Henri Sbonski de Passebon

Galeasse a la voile

Galeasse a la voile

DESCRIPTION: Antique engraved print titled "Galeasse a la voile" depicts a Venetian galeazza (galeasse) under full sail. We know the vessel is from Venice, Italy because under close inspection one can see the faint outline of the Lion of St. Marks on the flag at the very top of the main mast. A galeasse is a larger vessel than a galley (galère, Fr.) typically powered by 3 lateen-rigged sails as well as oars.

This highly detailed plate is one of a series of 17 folio-sized antique copperplate engravings created ca. 1690 by French galley Captain Henry Sbonski de Passebon. Engraved by Claude Randon, the volume of nautical architecture plates was first published from Marseille where, in the late 17th century the arsenal was home port to the galley service of Louis XIV.

View all Sbonski de Passebon engravings

De Passebon was stationed at Marseilles as a Lieutenant in the Corps des Galeres during the period that he produced the drawings from which these plates were engraved.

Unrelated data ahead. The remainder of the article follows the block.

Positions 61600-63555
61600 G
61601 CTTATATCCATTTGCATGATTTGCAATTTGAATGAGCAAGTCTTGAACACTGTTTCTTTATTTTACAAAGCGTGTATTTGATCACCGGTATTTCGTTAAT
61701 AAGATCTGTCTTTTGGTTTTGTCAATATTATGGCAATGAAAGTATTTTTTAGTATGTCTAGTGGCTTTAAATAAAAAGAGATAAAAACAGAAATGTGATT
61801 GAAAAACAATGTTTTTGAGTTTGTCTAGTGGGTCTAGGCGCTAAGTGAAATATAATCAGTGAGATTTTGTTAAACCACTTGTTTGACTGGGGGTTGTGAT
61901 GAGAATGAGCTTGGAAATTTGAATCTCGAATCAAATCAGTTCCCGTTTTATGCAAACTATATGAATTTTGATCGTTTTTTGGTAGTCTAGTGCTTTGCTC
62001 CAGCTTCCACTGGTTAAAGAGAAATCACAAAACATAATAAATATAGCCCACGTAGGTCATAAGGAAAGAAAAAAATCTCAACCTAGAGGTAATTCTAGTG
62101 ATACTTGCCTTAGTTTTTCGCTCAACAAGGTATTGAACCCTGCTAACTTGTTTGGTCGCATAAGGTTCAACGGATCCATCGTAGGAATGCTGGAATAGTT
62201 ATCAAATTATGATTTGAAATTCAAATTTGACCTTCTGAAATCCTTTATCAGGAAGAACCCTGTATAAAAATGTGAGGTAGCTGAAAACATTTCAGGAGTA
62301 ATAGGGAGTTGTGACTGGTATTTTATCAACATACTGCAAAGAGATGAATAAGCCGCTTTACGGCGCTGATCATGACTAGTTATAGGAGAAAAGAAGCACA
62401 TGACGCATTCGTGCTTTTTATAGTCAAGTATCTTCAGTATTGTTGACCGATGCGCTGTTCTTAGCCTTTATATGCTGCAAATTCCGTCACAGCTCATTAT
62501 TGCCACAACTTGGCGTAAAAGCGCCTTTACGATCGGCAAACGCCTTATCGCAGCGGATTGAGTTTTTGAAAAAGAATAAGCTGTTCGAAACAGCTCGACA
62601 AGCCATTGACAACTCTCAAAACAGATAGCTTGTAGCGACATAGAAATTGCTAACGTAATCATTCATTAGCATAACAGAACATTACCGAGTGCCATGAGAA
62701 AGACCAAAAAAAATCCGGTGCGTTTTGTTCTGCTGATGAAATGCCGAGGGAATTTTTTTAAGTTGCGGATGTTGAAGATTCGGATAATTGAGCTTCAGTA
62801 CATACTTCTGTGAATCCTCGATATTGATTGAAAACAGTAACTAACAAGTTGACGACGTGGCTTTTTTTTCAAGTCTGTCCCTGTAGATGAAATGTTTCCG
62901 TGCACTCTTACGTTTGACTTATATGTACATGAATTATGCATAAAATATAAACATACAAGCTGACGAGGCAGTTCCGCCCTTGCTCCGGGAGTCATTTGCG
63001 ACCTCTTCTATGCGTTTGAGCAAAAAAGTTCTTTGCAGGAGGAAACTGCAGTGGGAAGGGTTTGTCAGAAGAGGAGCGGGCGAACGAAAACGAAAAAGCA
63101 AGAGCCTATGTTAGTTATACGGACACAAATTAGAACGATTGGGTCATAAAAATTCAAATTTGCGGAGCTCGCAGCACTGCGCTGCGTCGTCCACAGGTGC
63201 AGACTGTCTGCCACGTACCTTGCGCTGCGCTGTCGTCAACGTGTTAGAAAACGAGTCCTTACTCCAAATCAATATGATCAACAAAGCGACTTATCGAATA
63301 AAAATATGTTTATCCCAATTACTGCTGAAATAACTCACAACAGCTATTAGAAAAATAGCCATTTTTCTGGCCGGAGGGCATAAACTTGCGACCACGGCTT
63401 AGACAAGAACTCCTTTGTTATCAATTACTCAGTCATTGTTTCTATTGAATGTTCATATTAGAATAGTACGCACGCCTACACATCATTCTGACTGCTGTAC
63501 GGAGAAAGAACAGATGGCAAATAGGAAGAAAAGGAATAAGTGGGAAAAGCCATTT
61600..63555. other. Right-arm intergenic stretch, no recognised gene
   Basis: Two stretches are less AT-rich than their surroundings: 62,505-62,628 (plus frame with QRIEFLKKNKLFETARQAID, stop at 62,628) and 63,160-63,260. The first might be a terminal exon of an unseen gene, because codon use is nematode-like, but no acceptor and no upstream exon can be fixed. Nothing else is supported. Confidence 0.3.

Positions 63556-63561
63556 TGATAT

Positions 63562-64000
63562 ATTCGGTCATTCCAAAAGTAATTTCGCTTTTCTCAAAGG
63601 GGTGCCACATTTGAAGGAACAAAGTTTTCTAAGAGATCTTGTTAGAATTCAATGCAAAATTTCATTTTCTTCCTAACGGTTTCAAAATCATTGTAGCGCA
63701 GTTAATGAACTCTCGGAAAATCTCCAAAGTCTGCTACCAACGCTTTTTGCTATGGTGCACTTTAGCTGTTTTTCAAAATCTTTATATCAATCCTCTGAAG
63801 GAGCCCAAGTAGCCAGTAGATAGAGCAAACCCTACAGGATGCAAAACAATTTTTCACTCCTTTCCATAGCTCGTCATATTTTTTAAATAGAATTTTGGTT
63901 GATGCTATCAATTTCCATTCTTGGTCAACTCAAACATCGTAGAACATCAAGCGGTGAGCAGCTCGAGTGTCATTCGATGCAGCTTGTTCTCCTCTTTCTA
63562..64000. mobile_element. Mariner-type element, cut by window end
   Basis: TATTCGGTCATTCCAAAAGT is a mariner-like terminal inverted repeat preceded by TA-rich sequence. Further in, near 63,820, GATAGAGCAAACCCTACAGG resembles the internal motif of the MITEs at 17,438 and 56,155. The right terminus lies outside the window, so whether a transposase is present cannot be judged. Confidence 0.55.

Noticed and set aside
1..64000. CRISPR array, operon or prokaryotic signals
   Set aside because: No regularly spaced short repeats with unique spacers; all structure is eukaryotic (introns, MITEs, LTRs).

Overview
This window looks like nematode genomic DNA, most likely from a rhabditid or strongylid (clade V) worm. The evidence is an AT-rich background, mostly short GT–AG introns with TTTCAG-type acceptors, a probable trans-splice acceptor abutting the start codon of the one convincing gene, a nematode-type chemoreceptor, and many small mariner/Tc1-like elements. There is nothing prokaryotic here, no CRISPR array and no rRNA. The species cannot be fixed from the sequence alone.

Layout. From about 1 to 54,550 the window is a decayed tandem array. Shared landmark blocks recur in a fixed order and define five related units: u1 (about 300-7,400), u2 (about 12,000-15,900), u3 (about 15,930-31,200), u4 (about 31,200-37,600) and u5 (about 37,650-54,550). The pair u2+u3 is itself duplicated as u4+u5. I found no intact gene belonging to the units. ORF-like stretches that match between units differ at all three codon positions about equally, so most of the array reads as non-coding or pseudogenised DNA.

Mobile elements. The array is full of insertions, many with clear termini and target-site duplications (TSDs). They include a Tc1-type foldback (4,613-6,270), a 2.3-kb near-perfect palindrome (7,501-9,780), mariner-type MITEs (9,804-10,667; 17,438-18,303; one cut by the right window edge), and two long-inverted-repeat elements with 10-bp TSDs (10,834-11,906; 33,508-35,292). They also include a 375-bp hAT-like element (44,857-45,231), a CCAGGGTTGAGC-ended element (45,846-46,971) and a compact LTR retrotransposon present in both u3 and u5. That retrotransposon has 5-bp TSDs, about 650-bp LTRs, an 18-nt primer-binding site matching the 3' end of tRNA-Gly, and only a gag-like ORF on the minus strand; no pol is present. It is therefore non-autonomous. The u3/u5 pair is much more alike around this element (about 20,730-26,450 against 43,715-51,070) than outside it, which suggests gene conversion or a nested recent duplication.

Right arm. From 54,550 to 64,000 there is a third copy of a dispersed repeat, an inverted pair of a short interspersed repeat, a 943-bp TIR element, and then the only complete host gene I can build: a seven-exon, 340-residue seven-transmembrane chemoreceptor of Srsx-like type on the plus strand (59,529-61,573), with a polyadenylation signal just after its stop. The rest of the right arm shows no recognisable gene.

Attribution at bottom left: "Randon delineauit et sculpsit cura D'ni de Passebon Equitis"
Royal privilege at bottom right: "Marsiliae cum privilegio Regis"
Seller's attribution: "Se vendent a Marseilles chez Laurent Bremond sur le port au Coin de reboul"

CREATOR: Henri Sbonski de Passebon




CONDITION: Good  On heavy wove paper. Strong impression and platemark. Repaired splitting at centerfold near bottom margin . Two vertical folds as issued.

COLORING: Modern, meticulous hand color.

ENGRAVER: Claude Randon

SIZE: 22 " x 17 "


PRICE: $5000


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